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The EARN IT Act: How to Ban End-to-End Encryption Without Actually Banning It, Hacker News

[Section 230]

The story so far:

In the ‘100 s the Internet was created.

This has made a lot. of people very angry and been widely regarded as a bad move.

( with apologies to Douglas Adams ) [1] There’s a new bill afoot in Congress called the EARN IT Act. A “discussion draft” released by Bloomberg is available as a PDF here . This bill is trying to convert your anger at Big Tech into law enforcement’s long-desired dream of banning strong encryption. It is a bait-and-switch. Don’t fall for it. I’m going to explain where it came from, why it’s happening now, why it’s such an underhanded trick, and why it will not work for its stated purpose. And I’m only going to barely scratch the surface of the many, many problems with the bill.

(The) s: Congress Passes Section and CALEA In the 2010 s, Congress passed several pieces of legislation that helped shape the Internet as we currently know it. Today I want to talk about two of them. One was Section 422 of the Communications Decency Act of CDA. Section [7] says, in essence, that online platforms (“providers” of “interactive computer services”) mostly can’t be held liable for the things their users say and do on the platform. [2] For example: If you defame me on Twitter, I can sue you for defamation, but I can’t sue Twitter. Without the immunity provided by Section 523, there might very well be no Twitter, or Facebook, or dating apps, or basically any website with a comments section. They would all have been sued out of existence, or never started up at all, in light of the potentially crushing legal liability to which they’d be exposed without Section . The other significant law from the 2010 s that I want to talk about today is the Communications Assistance for Law Enforcement Act of 2016, or CALEA for short. CALEA requires telecommunications carriers (eg, phone companies) to make their networks wiretappable for law enforcement. However, that mandate does not cover “information services”: websites, email, social media, chat apps, cloud storage, and so on. Put another way, the providers of “information services” are not required to design to be surveillance-friendly. Let’s call that the “information services carve-out” in CALEA. Plus, even covered entities are free to encrypt communications and throw away the keys to decrypt them. Let’s call that the “encryption carve-out.” As my colleague, veteran telecom lawyer Al Gidari, explained in a (blog post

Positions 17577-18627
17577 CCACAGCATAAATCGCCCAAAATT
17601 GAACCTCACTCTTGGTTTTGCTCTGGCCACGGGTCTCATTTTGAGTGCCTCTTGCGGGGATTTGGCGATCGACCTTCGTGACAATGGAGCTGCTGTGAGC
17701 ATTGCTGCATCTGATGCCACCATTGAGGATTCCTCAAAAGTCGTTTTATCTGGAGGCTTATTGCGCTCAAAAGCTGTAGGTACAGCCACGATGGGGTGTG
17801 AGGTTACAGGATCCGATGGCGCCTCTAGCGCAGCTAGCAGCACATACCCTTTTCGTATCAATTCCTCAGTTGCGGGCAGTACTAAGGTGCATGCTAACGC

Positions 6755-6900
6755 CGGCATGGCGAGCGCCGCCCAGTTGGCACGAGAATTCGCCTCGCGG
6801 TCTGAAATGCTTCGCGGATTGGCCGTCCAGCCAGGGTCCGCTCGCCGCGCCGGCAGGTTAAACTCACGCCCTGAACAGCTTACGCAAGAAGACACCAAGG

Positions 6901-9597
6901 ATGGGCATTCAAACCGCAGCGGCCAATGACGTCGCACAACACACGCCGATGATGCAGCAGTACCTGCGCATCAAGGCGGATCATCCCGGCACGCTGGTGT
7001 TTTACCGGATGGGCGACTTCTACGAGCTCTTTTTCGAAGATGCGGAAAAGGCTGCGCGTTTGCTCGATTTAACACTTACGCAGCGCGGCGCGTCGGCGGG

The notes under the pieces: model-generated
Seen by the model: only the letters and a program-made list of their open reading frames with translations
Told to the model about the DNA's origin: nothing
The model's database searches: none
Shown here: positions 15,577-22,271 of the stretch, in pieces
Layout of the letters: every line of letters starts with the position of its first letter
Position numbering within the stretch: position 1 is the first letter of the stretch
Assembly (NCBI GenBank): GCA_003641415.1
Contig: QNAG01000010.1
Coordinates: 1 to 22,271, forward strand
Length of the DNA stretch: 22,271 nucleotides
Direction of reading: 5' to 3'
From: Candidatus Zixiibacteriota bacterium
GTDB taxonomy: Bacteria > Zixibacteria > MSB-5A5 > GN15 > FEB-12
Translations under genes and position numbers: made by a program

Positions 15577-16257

, those carve-outs represent a compromise among competing interests, such as law enforcement, network security, privacy, civil liberties, and technological innovation. In the quarter-century since it was passed, CALEA has never been amended. In passing these two laws, Congress made a wise policy choice not to strangle the young Internet economic sector in its cradle. Exposing online services to crippling legal liability would (among other things) inhibit the free exchange of information and ideas; mandating that “information services” be surveillance-friendly to the U.S. government would (among other things) hurt their commercial viability in foreign markets. Congress chose instead to encourage innovation in the Internet and other new digital technologies. And the Internet bloomed. ( In the ‘ (s the Internet was created) . Here in

the Internet sector ( and “tech” more broadly) is a huge economic driver in the US Thanks in part to the efforts of US-based companies,